CNN legal analyst Elie Honig said that Trump’s lawyers would “go through every word of this, that is their job, that is their right. They are going to look for any inconsistencies, they are going to look for any basis to attack the potential witnesses against them, preferably in court. That is what defense lawyers do.”

One particular complication for the Justice Department is that the nature of the insurrection and the involvement of a former president makes this an unprecedented case. A good defense team could seek to puncture a prosecution by reframing Trump’s true intent and muddying the question of what he honestly believed about whether or not there was fraud in the 2020 election. They could also claim that in telling supporters to “fight like hell” to save their country, he was simply exercising his constitutional rights to free speech. Special counsel Jack Smith and Garland would have to satisfy themselves before laying charges that there was a substantial likelihood of obtaining a conviction if they decided to prosecute, after considering the likely thrust of Trump’s defense.

Rod Rosenstein, who served as deputy attorney general in the Trump Justice Department, told CNN’s Erin Burnett that the most serious referral – accusing Trump of giving aid and comfort to an insurrection – would likely come up against a First Amendment defense.

“The Department would have to prove that the president’s comments were directed at inciting imminent lawless action. In other words, they’d actually have to prove he intended for a mob to engage in violent activity. That would be a hurdle to prosecuting him under that charge,” Rosenstein said.

It is unlikely that prosecutors at the DOJ will be influenced by the opinion of the select committee, albeit one that is backed up by a mountain of evidence, that the former president should be indicted. Still, the volume of testimony and other documents that have been amassed by the panel could be useful to the DOJ’s investigation, which is one reason prosecutors have been keen to get hold of its testimony and other materials for months.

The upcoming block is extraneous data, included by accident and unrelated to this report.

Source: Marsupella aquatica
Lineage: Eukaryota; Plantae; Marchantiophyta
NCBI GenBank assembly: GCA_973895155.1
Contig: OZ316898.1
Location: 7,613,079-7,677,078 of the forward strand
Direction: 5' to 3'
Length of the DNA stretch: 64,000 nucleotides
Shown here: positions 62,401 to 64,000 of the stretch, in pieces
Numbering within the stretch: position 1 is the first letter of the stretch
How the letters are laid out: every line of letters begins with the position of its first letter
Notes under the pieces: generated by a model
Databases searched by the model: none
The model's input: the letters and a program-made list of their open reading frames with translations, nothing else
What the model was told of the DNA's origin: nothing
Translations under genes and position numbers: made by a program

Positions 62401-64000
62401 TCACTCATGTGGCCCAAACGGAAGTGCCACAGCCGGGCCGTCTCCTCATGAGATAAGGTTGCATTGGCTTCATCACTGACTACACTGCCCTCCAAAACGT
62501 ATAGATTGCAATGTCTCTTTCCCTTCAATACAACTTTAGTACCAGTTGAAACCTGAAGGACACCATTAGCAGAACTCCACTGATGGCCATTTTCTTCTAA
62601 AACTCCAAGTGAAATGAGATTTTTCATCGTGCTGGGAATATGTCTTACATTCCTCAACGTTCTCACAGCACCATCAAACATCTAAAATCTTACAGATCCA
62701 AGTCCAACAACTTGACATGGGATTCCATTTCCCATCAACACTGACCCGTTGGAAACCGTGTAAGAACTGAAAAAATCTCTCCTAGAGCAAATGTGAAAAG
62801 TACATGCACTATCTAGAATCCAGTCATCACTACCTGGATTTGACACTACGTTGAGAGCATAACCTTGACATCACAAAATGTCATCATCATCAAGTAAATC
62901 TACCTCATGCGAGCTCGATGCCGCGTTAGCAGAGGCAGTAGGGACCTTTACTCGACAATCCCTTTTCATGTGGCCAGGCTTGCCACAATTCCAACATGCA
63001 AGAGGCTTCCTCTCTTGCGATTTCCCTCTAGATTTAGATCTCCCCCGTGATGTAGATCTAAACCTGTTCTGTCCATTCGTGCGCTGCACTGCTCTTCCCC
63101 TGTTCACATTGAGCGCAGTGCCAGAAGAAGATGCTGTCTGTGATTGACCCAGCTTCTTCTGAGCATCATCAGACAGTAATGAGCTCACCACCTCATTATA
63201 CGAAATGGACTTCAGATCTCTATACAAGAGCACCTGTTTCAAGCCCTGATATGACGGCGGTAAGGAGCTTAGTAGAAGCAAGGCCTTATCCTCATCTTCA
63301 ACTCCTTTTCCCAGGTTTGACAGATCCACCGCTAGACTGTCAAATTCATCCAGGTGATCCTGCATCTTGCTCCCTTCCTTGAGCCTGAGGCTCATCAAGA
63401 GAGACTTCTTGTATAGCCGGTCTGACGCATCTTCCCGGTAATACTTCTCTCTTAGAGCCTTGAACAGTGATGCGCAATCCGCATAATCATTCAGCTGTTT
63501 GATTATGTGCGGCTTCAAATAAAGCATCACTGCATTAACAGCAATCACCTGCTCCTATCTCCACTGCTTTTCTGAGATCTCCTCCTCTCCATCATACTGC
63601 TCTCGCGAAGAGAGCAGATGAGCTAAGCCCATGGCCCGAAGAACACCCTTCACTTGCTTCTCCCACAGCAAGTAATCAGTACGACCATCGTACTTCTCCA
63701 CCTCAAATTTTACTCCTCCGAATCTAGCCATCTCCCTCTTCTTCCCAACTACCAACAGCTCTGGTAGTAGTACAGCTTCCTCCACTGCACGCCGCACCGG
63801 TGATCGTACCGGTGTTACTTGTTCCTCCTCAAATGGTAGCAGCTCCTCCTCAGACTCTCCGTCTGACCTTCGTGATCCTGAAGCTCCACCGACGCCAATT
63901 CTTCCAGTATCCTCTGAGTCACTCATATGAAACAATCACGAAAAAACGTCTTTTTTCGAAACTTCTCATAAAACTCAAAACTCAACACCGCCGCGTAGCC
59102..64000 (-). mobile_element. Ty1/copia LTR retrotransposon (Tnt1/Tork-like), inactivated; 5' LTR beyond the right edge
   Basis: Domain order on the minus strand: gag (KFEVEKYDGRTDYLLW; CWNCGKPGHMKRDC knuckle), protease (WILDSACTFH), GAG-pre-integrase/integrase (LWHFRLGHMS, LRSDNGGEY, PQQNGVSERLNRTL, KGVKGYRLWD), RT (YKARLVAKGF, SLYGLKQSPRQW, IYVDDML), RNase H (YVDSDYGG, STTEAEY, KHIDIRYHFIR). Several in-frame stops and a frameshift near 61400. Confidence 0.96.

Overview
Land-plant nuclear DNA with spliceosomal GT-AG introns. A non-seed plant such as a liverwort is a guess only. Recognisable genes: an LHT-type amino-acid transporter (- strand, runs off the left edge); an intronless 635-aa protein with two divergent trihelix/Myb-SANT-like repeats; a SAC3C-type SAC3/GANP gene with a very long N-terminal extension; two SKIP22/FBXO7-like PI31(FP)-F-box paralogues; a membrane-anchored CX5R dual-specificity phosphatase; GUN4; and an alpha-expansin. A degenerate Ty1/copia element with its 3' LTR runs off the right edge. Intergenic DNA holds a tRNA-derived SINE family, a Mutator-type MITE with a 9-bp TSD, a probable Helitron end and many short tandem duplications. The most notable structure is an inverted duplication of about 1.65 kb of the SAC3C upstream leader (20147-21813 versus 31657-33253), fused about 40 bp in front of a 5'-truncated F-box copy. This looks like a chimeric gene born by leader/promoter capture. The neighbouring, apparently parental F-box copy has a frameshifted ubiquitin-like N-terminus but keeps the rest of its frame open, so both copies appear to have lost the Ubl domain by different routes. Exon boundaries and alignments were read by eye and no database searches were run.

With the DOJ already facing the enormous pressure of investigating Trump, which escalated when he declared his 2024 bid last month, it’s hard to say that Monday’s events will add to the burden. But at the same time, if Garland were to disregard multiple referrals, he would be certain to infuriate Democrats who already think the department has been slow to pursue Trump.

In the event that DOJ agrees with one of the lesser charges, the political earthquake caused by a prosecution might not be much different from if Smith believed Trump had aided an insurrection. America has never known a scenario in which the administration of a sitting president indicted a successor who is engaged in a bid to topple him. And of course, if no case is made over January 6, Trump is also facing the possibility of charges in another Justice Department investigation – into his hoarding of classified material at his Mar-a-Lago resort after he left office.

One thing is for sure. The DOJ is racing against the clock. With the 2024 campaign season underway and given the time it takes to mount a prosecution, Smith doesn’t have the luxury of years. This may help explain signs that his investigative pace is cranking up, following the recent reappearance of two ex-White House counsels before the grand jury.

One way that the committee’s graphic depiction of Trump’s aberrant behavior could help Smith is by preparing the public – at least the portion that does not simply defend Trump whatever he does – for the grave possibility that a former president could go on trial. Attempted coups are, after all, more akin to fragile developing world democracies and dictatorships.

The committee may have had another political consequence. The video of Trump’s mob smashing into the Capitol and the courageous testimony of witnesses, often Republican, who testified against him will certainly be at the center of the 2024 presidential campaign if Trump is the GOP nominee.

Committee vice chair Liz Cheney, who sacrificed a career in the House GOP to try to bring Trump to account, left no doubt of the committee’s ultimate purpose – one she is unlikely to relinquish even when it is extinguished by the incoming House GOP majority – to prevent the ex-president from ever getting near the Oval Office ever again.

“No man who would behave that way at that moment in time can ever serve in any position of authority in our nation again. He is unfit for any office,” the Wyoming Republican said on Monday.